Yeah. What did you want to do after undergraduate? What was available to you?
Oh, that was a difficult time. My family was in trouble, it took about ten years for it to disassemble, my mother ended up in the hospital. She was manic depressive. There were a lot of problems, and so the transition from college education to a career was a very awkward time. I failed a course in quantum mechanics in my last semester in the fourth year. So, I did not graduate with my class. I graduated a semester later. That was a time when the divorce was finally being completed.
So, it was just a time that I really had trouble deciding how to move forward as an adult. The transition from a child, to a goal-oriented adult was very difficult for me. It was a pivotal year. It was 1964, and I realized that I was not going to graduate school, at least not immediately, and I had to decide what the future would be. For a while I seriously considered going into the military. I was going to join the Navy, and I went to Norfolk and took the test for aviation officer's candidate school. I was going to go to Pensacola. I qualified in every respect, except for being seven pounds underweight. I went home for the summer to gain the weight, I knew I was going to have to have one more semester to finish my degree, and I was able to get a job in Northern New Jersey. It was a little bit like Silicon Valley, or what Silicon Valley used to be. There were lots of small shops, machine shops and high tech for the time.
I ended up getting a job in a little company called Electronics and Alloys which I found not by any advertisement, but by simply sitting down and looking through the telephone book. People had telephone books in those days. Not in the yellow pages, but in the white pages just looking for names of companies that might have something to do with the background that I was interested in. Anyway, there was a physicist at Columbia, Bakish was his name I believe, who had this small company Electronics and Alloys in Engelwood, New Jersey that made X-ray diffraction instruments. So, I just drove around and walked into their door one morning at the beginning of the summer, and they said, “Who sent you? How did you know we needed somebody?” So, I was hired immediately, and I spent that summer working for an Italian instrument maker. It was a very valuable education.
Gordon, did you have any experience in X-ray diffraction from your college days?
No, I knew what it was, but I had not worked in any labs where X-ray diffraction was used. But I ended up earning enough money to go back to school, and when I got back, I was picked up by Dr. Klaus Ziock in the physics department and given a research assistant's job, that's how I finished my degree, and it just kept on going. After that, I went on full time. Over the summer I realized that I was really not cut out for aviation officer's candidate school and so that got canceled. That's where I sort of turned the corner. It was a fork in the road. It’s only in recent years that I have realized how critical this fork was. At the extremes, I would have either washed out, or ended up off the coast of North Vietnam.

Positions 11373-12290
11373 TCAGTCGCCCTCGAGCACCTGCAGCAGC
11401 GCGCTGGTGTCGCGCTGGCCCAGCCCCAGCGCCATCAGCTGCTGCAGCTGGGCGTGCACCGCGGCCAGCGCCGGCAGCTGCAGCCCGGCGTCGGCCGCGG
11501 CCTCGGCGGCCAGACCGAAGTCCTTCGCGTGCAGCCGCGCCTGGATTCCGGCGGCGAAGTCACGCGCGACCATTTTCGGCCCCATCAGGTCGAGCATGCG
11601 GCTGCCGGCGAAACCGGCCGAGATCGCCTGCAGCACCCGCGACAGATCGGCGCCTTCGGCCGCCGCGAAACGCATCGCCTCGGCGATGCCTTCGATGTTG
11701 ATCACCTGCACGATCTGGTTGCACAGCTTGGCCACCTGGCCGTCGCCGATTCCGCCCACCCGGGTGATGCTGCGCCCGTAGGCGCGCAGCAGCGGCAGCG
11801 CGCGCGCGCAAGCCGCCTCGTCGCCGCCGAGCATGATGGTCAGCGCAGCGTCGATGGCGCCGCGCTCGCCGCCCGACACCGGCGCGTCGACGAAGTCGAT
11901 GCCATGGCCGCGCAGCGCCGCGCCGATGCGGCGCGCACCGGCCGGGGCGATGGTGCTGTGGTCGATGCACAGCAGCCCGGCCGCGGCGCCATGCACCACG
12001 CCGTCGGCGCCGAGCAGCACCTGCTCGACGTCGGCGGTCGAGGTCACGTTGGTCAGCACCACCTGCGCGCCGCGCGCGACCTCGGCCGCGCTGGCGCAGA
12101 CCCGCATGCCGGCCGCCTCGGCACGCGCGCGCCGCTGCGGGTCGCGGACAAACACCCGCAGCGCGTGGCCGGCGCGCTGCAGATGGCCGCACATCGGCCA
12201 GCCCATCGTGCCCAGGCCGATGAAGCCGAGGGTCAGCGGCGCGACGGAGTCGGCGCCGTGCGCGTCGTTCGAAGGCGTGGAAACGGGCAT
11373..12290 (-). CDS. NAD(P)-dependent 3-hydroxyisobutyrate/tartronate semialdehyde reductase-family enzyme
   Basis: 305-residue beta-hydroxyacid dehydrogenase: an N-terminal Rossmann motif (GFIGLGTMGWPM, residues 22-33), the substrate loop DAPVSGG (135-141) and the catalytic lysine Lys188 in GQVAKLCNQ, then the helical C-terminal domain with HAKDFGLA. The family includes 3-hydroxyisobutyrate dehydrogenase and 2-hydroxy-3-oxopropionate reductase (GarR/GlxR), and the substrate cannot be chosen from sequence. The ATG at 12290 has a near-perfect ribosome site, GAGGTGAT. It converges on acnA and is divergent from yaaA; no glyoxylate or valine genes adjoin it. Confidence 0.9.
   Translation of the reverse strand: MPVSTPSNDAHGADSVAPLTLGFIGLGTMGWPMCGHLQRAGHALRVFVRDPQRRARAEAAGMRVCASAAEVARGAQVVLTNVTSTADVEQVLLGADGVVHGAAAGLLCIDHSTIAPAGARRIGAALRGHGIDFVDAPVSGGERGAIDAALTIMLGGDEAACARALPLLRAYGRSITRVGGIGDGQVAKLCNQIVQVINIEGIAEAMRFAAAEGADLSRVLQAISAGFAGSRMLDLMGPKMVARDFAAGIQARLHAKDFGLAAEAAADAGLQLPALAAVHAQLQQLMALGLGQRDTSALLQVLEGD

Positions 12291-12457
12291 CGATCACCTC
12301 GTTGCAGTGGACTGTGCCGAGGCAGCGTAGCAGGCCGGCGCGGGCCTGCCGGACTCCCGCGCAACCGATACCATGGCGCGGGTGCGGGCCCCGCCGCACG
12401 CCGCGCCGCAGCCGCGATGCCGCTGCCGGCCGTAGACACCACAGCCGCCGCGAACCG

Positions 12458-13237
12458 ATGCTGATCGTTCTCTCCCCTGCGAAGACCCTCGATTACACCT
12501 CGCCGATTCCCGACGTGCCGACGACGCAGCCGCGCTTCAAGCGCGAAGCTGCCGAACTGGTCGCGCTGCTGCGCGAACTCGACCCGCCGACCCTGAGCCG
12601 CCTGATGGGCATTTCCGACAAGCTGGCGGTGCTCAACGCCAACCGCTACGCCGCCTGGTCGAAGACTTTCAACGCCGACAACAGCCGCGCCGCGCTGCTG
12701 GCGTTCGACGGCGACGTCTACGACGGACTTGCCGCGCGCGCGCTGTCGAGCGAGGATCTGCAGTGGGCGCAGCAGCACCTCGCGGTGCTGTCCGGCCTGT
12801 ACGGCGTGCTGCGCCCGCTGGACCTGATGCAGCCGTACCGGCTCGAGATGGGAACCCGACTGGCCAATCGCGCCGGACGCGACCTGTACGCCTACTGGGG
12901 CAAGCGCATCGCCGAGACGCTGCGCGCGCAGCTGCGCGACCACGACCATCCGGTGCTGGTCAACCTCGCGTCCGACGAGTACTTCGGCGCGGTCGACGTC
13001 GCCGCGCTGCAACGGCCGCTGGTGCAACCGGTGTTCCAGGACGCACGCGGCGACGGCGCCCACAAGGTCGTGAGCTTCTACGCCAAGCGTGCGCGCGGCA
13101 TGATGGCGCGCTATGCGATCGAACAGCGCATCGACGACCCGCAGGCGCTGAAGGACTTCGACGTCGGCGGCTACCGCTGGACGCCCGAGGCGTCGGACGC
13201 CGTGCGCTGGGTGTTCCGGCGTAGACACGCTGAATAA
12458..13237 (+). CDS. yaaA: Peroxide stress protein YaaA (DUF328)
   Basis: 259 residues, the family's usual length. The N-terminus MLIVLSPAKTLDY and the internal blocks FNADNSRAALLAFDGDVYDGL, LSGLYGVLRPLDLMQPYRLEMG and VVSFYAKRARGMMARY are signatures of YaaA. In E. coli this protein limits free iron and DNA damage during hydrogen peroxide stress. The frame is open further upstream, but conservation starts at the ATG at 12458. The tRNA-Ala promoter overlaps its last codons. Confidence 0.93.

Anyway, I worked for a couple of years in the physics department. I realized I would either have to go back to graduate school or get a job in some larger organization, because the physics department did not have a long-term job for me. I built the equipment for some nuclear physics experiments that were done at a place called SREL. Space Radiation Effects Laboratory. It was outside Norfolk, Virginia. It was a part of NASA, and it was sort of an industrial copy of a 600 MeV synchrocyclotron from CERN that was used by NASA to do radiation effects testing on equipment that was going to go into space, go through the Van Allen Belts, and suffer radiation degradation. But there was a certain amount of machine time devoted to physics, and University of Virginia was one of three... let's see, William & Mary, University of Virginia, and probably VPI. I can't remember the details. But these institutions were given a certain amount of machine time in payback for running the lab. I built equipment, spark chambers and scintillator arrays for muon experiments at that place. It's now the Jefferson Lab. It's been completely refurbished and built as a new laboratory.
Gordon, did you feel at a certain distance that you were contributing to the space race of the 1960s?